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It has so far gone largely unnoticed but, for almost nine months, the Bracks Government has been locked in a bitter and potentially disastrous battle with one of the state's most important transport operators.
It's a struggle that could cost taxpayers more than $100 million, and alienate foreign investors, without any improvement to the system. It also nicely illustrates the competing interests and motives surrounding the public transport sell-off.
Freight Australia is the American-owned company that bought Victoria's country rail freight system, V/Line, from the Kennett government in one of former treasurer Alan Stockdale's more hasty privatisation deals.
In April 1999, Freight Australia's owners, Rail America, paid $163 million for complete ownership of Victoria's country rail freight operations, including rolling stock and existing business.
At the time, V/Line was in serious disrepair, technically bankrupt and officially valued by the government at a mere $47 million. The system was so run down the Americans were clearly banking on potential improvements, and Stockdale must have thought he had unloaded a complete dud in the sale of the century.
But the big difference between this deal, and the sale of the suburban train and tram networks, was that the price included $89 million for the effective ownership of the tracks under a 45-year lease.
Hitherto, the Kennett government had been careful to retain ownership of the tracks as a state asset, allowing "competitors" to run their trains and trams "above track".
Neither Freight Australia, nor Stockdale, could have guessed that, just a few months after the deal was done and before final terms and conditions could be agreed, Victoria would elect a Labor Government.
From day one, relations between the Bracks administration and Freight Australia were bitterly hostile. The Government made no secret it thought the tracks should never have been "sold" and refused to allow the company to recover its lease costs when charging transport operators for access to the tracks.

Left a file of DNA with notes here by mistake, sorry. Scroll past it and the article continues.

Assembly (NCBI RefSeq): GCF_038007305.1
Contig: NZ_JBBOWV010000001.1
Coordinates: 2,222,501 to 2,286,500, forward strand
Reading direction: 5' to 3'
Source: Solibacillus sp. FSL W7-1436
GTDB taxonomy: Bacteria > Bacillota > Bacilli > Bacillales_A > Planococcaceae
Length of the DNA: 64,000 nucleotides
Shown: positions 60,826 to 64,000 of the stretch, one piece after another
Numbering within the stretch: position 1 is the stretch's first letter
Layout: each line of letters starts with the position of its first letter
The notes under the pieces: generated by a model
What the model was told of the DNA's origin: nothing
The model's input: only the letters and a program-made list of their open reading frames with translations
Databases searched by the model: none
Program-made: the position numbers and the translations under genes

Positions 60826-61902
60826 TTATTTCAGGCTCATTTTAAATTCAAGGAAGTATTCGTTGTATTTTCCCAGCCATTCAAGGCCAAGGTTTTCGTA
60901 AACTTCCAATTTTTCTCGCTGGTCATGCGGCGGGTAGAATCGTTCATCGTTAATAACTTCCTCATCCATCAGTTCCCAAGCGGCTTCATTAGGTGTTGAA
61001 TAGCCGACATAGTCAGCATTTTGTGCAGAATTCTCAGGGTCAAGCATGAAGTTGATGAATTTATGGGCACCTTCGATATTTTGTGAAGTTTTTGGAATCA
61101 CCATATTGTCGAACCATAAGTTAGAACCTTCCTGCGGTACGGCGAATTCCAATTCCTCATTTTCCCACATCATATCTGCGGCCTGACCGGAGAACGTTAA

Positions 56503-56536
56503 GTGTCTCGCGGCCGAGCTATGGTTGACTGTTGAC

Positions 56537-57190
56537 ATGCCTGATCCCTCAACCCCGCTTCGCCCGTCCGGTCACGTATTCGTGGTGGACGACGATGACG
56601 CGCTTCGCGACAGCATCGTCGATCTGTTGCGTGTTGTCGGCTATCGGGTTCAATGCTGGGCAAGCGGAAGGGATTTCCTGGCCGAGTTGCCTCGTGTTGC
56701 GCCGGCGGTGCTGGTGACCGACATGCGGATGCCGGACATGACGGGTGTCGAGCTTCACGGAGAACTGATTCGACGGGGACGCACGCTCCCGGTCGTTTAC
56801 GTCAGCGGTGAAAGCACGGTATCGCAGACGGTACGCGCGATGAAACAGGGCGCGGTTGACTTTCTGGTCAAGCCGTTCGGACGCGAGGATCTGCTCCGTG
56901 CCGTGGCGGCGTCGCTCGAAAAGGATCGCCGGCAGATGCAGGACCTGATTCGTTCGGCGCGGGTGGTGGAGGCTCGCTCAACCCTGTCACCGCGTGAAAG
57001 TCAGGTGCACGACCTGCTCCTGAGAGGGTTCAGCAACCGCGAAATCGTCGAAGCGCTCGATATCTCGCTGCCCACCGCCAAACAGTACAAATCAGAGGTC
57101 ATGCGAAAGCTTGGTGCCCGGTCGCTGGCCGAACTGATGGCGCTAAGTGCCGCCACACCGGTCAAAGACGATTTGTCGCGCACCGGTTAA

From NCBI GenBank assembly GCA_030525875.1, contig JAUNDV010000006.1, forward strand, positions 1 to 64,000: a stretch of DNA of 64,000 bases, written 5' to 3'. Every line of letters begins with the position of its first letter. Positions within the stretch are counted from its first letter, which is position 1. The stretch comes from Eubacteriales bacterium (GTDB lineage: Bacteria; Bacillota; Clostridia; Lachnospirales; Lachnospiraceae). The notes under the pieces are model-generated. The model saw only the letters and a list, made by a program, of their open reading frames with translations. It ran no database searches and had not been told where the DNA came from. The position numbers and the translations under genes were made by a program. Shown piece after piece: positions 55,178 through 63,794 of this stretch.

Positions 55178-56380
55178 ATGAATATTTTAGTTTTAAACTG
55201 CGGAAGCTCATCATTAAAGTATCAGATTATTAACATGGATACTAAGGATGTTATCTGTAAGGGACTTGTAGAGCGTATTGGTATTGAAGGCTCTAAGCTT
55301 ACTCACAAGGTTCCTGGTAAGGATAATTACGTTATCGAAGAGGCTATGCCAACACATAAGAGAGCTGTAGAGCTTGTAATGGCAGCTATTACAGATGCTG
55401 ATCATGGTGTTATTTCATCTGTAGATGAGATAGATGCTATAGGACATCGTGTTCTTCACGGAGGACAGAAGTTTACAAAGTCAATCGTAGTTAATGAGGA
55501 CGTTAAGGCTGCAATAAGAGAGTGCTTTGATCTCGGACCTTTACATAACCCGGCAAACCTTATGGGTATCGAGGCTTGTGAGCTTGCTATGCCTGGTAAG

The Government also blames the company for many of the delays to its much promised program of improvements. The so-called fast rail project remains a promise and the standardisation program has stalled completely.
But it was only when Freight Australia's parent company, Rail America, decided it had had enough and tried to sell its operations to Pacific National, a conglomerate of Patricks and Toll Holdings, that the real brawl began.
The first problem was the fear held by other transport operators, including Lindsay Fox, that the deal would create a huge monopoly giving Pacific National control of most of the freight tracks along Australia's east coast. That issue is about to be dealt with by the Australian Competition and Consumer Commission.
Far more tricky is the attempt by the Government to use the proposed sale as a chance to reclaim the track for nothing.
Under the original Stockdale deal, any sale of Freight Victoria requires government approval, and one of the conditions imposed by the Bracks Government is that the state can seize the track for a grand total of $2 ($1 purchase cost plus $1 administration fee).
Not surprisingly, Rail America is outraged. It claims the $2 buy-back condition forced Pacific National to lower its offer by $89 million, and says it now has no choice but to begin legal action.
Transport Minister Peter Batchelor says the $2 deal is designed to protect the interests of Victorian taxpayers; and some sections of government clearly hope Rail America will follow the lead of former tram and train operator National Express and simply walk away.
Judging by the noises coming out of Rail America's Florida headquarters on Friday, a walk-off is the last thing the Government can hope for. Far more likely, is a prolonged and expensive legal battle that could send an unfortunate message to those foreign investors Mr Bracks has spent the past fortnight wooing.
David Broadbent is Channel Nine's state politics reporter.
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